The world is in trouble now

Say hello to Fuzzyhulhu.

He's going to eat me first for this.

He's going to eat me first for this.

My mom got tired of my griping about not having a digital camera, so she got me one for an early birthday present.

My biggest reason for wanting a digital camera is that I’d like to try selling some things I’ve designed, or have plans to design, and these days it’s kind of hard to do that without pictures. It’s hard to find someplace that does good film developing for a reasonable price in a decent amount of time. And I hate feeling like I’m possibly wasting film taking crappy pictures. So, a digital camera seemed like the best way to go.

Now my problem is to decide where to submit designs.

I like Knitty. Its submission guidelines are clear and easy to follow. The guidelines say, “This is what we want from you, and this is what you’ll get in return.” It doesn’t have a set style, either. It’s a knitting magazine. The patterns they publish range from stylish to silly and useful to purely decorative. There are very few things I want to design that I think would be out of place in Knitty.

Then there’s Twist Collective. This one, I think is more of a fashion knitting magazine. The layout and patterns are much more likely to be stylish. Some things I’ve designed or plan would not be good for them. I have a couple things that are pretty utilitarian or geeky, and I don’t think Twist would be interested. Some other things would maybe be better for Twist than for Knitty. They definitely fill different niches. One thing that bothers me about Twist Collective is the submission guidelines. I kind of like the idea of patterns being sold through the magazine instead of getting a flat fee for them, but I’d like to know before I submit something what I’ll be getting. At least a ballpark idea. Twist Collective doesn’t advertise that. You have to wait until your design is accepted before you get a publication contract, which outlines the compensation structure. I don’t like not knowing what I’m getting into. It feels vaguely shady to me. And before anyone gets their skein tangled in a knot up over this, I’m not saying Twist has abusive or exploitative practices. I’m saying I can’t tell what their practices are until after a design is submitted and accepted, at which point, sure, I can say no thanks, but how much time has passed since I finished work on it? Would it be a good time to submit it elsewhere? Or will I have to sit on it for most of a year, during which time fashions will change, possibly too much for my design to be marketable? If the guidelines said, “E-mail us for our current compensation structure,” that would be great.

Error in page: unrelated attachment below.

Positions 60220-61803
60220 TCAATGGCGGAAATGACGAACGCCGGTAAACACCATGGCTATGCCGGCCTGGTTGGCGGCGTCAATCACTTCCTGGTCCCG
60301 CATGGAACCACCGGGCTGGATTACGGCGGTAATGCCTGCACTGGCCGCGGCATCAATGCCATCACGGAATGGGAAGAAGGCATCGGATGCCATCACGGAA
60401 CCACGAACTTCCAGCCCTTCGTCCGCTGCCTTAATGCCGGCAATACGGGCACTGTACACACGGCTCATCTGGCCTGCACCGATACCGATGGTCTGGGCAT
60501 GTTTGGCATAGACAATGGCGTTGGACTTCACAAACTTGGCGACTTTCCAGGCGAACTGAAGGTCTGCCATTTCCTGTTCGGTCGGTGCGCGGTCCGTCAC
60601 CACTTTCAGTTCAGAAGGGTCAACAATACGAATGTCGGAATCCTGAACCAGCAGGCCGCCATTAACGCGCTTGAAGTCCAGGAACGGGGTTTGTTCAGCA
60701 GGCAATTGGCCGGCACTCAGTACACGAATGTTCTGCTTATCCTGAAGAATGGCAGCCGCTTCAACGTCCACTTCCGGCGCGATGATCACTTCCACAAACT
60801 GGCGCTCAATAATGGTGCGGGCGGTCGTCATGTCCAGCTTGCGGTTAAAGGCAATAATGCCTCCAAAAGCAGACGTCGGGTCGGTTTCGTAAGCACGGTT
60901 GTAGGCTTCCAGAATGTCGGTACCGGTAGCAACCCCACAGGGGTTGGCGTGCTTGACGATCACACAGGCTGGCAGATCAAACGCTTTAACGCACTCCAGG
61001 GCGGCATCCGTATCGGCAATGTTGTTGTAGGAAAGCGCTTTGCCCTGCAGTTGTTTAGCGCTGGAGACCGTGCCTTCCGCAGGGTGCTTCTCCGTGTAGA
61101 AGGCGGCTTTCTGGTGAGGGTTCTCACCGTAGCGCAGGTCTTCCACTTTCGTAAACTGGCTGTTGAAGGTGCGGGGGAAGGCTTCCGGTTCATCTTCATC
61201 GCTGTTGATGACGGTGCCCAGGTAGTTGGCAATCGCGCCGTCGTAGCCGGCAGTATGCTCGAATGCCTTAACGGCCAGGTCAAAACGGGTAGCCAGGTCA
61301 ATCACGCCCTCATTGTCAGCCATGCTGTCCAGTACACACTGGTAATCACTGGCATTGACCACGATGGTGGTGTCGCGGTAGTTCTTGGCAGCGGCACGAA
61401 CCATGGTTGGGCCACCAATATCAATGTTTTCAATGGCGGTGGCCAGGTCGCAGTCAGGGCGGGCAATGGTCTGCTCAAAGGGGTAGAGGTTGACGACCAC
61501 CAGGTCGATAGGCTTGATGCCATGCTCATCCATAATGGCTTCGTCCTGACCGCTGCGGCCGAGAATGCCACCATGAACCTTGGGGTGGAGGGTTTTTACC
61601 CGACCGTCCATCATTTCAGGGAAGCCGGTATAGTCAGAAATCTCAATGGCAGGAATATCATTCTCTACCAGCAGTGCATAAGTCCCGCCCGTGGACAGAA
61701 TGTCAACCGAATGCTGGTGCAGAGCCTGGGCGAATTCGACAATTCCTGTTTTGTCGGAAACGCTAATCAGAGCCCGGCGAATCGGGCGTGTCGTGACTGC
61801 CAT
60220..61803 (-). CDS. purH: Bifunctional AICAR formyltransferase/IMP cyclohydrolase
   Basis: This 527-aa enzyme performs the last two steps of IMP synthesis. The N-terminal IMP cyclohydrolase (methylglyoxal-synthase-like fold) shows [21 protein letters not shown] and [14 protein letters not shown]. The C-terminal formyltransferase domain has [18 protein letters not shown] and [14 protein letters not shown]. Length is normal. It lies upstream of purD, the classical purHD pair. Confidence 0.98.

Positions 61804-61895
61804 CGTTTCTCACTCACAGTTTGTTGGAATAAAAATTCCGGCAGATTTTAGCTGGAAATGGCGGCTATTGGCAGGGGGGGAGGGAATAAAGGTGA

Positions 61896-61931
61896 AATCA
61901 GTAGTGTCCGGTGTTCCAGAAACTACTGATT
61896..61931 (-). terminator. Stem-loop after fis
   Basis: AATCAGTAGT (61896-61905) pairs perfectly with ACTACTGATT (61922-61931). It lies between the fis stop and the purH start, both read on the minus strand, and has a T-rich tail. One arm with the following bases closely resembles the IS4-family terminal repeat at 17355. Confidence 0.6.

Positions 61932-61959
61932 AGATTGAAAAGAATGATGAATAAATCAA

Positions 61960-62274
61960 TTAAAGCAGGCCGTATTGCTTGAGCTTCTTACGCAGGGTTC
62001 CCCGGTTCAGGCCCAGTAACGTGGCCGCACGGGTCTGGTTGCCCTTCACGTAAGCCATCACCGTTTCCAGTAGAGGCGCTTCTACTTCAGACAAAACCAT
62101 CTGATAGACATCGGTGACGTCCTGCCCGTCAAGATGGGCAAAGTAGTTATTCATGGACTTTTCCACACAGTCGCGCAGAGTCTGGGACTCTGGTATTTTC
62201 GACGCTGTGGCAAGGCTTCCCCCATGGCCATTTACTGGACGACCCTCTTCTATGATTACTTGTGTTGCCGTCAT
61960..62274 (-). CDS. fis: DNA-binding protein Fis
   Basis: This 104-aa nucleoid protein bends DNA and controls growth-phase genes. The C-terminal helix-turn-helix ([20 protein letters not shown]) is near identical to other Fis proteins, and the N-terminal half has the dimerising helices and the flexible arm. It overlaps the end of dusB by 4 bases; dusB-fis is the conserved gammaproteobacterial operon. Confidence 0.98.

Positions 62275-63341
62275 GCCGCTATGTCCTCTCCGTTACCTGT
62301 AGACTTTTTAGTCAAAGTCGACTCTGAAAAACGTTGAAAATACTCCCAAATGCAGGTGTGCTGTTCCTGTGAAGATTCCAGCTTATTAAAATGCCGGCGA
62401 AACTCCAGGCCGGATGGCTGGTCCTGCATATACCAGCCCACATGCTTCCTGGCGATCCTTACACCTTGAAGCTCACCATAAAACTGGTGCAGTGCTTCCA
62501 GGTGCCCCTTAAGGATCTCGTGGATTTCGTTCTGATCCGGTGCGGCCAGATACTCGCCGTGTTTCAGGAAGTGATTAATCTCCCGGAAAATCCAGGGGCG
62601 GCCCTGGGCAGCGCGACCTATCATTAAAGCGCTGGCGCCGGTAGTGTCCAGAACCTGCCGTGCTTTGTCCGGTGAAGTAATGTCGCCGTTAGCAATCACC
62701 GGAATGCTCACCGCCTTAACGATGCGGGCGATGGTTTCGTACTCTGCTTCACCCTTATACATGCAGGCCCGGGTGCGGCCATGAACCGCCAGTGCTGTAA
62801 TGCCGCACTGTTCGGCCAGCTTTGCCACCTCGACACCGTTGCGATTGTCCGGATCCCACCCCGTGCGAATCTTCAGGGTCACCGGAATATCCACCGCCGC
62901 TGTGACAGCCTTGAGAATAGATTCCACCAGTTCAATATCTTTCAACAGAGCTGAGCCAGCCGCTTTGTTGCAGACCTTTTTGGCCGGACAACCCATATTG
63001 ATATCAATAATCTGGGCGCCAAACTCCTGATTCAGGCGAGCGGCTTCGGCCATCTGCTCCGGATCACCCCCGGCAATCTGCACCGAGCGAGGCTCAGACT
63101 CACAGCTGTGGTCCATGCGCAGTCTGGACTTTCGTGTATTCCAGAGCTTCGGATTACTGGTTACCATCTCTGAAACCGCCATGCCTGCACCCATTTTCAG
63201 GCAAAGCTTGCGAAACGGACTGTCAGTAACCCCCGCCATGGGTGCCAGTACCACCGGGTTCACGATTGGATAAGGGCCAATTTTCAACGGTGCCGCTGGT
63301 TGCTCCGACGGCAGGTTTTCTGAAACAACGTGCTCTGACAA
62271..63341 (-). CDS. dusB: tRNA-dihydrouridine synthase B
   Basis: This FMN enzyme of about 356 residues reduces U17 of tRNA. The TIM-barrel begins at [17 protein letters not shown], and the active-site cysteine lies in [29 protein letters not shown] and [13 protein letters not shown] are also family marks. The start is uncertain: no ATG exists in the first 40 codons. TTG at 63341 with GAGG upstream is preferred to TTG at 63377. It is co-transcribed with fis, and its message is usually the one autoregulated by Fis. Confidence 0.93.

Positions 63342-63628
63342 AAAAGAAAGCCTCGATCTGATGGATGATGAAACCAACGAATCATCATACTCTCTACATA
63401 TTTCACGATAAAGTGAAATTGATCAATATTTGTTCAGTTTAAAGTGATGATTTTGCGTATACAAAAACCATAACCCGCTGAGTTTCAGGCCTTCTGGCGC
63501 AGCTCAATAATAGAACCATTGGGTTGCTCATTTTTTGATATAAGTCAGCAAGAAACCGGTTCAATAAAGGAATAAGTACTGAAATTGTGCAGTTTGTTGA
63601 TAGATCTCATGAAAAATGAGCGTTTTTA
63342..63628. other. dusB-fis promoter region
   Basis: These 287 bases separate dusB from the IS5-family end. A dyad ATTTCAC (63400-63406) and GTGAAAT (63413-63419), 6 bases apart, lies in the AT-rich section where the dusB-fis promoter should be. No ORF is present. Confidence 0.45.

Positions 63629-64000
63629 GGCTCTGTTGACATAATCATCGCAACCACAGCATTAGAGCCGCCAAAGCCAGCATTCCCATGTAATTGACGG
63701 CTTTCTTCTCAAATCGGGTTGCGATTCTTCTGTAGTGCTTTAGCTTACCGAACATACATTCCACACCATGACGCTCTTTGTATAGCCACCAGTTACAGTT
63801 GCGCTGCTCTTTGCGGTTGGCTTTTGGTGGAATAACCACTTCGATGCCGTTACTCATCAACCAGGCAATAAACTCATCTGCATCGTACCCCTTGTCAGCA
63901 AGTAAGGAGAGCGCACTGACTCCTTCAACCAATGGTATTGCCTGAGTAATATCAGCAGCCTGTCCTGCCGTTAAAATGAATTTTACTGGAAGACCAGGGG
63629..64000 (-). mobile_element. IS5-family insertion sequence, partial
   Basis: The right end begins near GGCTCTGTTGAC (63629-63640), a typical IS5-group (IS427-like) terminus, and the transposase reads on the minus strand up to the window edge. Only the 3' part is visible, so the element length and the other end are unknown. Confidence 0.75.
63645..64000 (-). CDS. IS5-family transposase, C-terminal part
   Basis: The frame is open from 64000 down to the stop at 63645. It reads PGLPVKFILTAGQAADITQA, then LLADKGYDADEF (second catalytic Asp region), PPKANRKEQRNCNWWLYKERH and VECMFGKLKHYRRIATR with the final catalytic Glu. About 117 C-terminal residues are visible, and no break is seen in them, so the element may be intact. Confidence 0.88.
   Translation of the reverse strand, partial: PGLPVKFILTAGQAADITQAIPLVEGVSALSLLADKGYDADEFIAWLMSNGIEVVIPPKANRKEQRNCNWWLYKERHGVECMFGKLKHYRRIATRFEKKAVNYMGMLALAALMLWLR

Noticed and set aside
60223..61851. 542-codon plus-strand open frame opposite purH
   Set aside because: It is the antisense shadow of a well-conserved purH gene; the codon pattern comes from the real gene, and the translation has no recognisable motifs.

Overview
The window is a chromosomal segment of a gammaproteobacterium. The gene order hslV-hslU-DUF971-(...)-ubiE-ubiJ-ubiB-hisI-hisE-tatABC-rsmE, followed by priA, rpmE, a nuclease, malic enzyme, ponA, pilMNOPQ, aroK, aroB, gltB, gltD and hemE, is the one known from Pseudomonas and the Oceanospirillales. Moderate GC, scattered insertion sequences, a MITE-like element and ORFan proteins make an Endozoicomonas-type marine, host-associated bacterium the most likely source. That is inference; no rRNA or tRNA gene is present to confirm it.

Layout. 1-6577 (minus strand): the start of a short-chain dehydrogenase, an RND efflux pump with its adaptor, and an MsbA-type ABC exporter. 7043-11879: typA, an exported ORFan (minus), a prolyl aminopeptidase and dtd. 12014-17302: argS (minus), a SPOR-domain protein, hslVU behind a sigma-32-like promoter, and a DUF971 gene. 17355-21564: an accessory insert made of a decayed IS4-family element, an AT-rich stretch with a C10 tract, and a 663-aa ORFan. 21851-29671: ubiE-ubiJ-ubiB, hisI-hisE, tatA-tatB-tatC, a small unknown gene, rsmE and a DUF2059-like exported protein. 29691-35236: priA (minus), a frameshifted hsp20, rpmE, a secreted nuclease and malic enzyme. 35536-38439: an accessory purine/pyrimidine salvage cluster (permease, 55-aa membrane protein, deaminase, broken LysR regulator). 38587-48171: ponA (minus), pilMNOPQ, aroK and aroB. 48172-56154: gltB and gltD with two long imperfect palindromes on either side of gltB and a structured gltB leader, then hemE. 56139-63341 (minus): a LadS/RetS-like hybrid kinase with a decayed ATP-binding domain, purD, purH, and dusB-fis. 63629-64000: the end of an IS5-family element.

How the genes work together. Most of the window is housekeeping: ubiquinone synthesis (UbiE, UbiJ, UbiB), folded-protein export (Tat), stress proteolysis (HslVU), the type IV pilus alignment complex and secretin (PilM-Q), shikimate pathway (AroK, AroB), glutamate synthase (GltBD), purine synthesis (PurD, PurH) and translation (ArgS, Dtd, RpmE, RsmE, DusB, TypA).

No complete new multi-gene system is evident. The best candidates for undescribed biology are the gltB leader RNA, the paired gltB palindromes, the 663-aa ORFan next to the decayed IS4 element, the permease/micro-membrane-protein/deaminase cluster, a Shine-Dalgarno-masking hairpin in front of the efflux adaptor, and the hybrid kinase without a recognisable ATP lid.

And, of course, there’s Ravelry. With Ravelry, you don’t have to submit your patterns to anyone, you just put them up for sale (well, that’s oversimplified, but not by much). Of course, Ravelry doesn’t really advertise for you, either. It’s a marketplace, and you’re competing with every other designer to get people’s attention.

I haven’t looked much into print magazines, although I should. I like actual magazines. I like holding things that I read. The kick from having something published on paper would be great. (However, I’m not even going to think about Vogue Knitting. I’m not that fashionable, ever, and from what I’ve heard they expect you to give up your design’s first-born as far as copyright and reprint goes.)

I know there are other websites and internet magazines I can try, also, but for now, I’m limiting myself to these (plus looking into print magazines more).

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